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Endocrinology. 2010 Feb;151(2):451-7. doi: 10.1210/en.2009-0932. Epub 2009 Dec 16.

A tiny touch: activation of cell signaling pathways with magnetic nanoparticles.

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  • Department of Mechanical Engineering, Box 352600 University of Washington, Seattle, Washington 98195, USA. nsniadec@u.washington.edu

Abstract

Magnetic nanoparticles can be coated with specific ligands that enable them to bind to receptors on a cell's surface. When a magnetic field is applied, it pulls on the particles so that they deliver nanoscale forces at the ligand-receptor bond. It has been observed that mechanical stimulation in this manner can activate cellular signaling pathways that are known as mechanotransduction pathways. Integrin receptors, stretch-activated ion channels, focal adhesions, and the cytoskeleton are key players in activating these pathways, but there is still much we do not know about how these mechanosensors work. Current evidence indicates that applied forces at these structures can activate Ca(2+) signaling, Src family protein kinase, MAPK, and RhoGTPase pathways. The techniques of magnetic twisting and magnetic tweezers, which use magnetic particles to apply forces to cells, afford a fine degree of control over how cells are stimulated and hold much promise in elucidating the fundamentals of mechanotransduction. The particles are generally not harmful to cellular health, and their nanoscale dimensions make them advantageous for probing a cell's molecular-scale sensory structures. This review highlights the basic aspects of magnetic nanoparticles, magnetic particle techniques and the structures and pathways that are involved in mechanotransduction.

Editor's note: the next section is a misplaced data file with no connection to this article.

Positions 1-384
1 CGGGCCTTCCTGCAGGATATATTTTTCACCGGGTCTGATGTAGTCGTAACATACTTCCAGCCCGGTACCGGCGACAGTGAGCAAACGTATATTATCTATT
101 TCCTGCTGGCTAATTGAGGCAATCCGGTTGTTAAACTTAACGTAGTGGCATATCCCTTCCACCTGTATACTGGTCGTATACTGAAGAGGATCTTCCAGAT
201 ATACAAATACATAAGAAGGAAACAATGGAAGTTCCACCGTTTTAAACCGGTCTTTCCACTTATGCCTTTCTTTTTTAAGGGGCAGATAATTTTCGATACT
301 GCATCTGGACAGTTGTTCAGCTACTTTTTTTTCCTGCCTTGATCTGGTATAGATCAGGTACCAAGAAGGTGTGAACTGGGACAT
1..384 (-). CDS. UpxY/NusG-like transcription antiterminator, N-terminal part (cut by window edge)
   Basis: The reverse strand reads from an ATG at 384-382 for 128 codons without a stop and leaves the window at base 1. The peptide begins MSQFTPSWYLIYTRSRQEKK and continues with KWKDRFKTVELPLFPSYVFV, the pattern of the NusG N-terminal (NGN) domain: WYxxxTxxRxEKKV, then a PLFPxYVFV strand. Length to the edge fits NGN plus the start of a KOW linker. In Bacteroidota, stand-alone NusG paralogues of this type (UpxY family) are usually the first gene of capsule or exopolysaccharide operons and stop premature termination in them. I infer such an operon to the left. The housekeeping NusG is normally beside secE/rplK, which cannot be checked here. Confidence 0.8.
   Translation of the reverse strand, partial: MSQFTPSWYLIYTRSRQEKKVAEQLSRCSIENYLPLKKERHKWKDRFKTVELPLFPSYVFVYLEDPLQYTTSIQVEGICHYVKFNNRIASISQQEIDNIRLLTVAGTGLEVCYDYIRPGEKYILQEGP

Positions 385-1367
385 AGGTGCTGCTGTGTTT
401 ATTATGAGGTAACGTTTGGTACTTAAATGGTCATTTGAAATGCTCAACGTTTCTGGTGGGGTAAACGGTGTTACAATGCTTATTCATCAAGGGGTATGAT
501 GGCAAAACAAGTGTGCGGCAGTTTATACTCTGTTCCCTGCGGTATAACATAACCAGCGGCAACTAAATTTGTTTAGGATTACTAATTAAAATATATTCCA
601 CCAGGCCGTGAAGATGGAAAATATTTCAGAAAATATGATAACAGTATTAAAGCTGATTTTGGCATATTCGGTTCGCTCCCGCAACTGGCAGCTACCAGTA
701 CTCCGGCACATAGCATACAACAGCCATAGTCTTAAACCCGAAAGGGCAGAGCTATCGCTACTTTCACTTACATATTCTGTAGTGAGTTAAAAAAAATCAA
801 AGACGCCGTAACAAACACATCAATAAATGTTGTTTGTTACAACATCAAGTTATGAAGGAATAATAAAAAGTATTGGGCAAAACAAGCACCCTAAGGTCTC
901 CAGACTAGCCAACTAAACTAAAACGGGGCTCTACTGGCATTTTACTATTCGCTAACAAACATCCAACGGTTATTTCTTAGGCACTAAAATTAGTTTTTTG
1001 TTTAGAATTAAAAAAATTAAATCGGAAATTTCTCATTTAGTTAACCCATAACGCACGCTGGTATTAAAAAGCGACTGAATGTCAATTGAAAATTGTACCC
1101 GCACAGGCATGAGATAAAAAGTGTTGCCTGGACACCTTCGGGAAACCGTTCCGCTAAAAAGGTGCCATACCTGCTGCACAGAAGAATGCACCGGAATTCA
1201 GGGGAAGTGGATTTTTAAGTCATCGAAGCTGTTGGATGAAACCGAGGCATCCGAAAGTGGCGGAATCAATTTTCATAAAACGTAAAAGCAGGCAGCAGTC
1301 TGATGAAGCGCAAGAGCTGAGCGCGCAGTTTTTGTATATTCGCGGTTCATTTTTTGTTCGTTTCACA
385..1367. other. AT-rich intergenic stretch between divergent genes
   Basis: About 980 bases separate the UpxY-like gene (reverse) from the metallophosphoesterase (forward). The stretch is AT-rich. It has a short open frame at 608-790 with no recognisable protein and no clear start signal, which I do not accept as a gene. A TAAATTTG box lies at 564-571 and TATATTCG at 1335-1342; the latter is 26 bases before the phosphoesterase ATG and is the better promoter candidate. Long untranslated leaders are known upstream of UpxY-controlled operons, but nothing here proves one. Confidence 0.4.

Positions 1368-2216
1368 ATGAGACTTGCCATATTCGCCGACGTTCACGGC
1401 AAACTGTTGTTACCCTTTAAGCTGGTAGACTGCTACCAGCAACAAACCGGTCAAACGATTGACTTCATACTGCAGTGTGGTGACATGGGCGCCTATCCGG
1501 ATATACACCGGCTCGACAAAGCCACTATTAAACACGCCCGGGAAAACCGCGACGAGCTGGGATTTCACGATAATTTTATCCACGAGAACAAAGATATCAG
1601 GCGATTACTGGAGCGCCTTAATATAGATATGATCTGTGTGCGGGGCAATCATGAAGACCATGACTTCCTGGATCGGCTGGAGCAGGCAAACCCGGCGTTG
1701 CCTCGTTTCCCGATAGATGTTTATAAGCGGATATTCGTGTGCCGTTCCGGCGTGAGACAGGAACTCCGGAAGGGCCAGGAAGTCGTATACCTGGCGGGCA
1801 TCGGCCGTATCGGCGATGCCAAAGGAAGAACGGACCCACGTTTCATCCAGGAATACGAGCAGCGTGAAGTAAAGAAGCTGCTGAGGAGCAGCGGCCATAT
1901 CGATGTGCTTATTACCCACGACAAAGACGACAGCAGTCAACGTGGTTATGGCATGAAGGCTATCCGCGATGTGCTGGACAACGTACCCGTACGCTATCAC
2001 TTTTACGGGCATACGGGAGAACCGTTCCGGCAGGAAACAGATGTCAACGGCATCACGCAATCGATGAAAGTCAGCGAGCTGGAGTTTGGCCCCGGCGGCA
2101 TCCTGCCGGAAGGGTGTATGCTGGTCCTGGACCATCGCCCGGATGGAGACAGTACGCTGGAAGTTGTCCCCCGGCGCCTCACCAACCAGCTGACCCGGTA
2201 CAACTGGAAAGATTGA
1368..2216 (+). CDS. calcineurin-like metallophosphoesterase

PMID:
20016028
[PubMed - indexed for MEDLINE]
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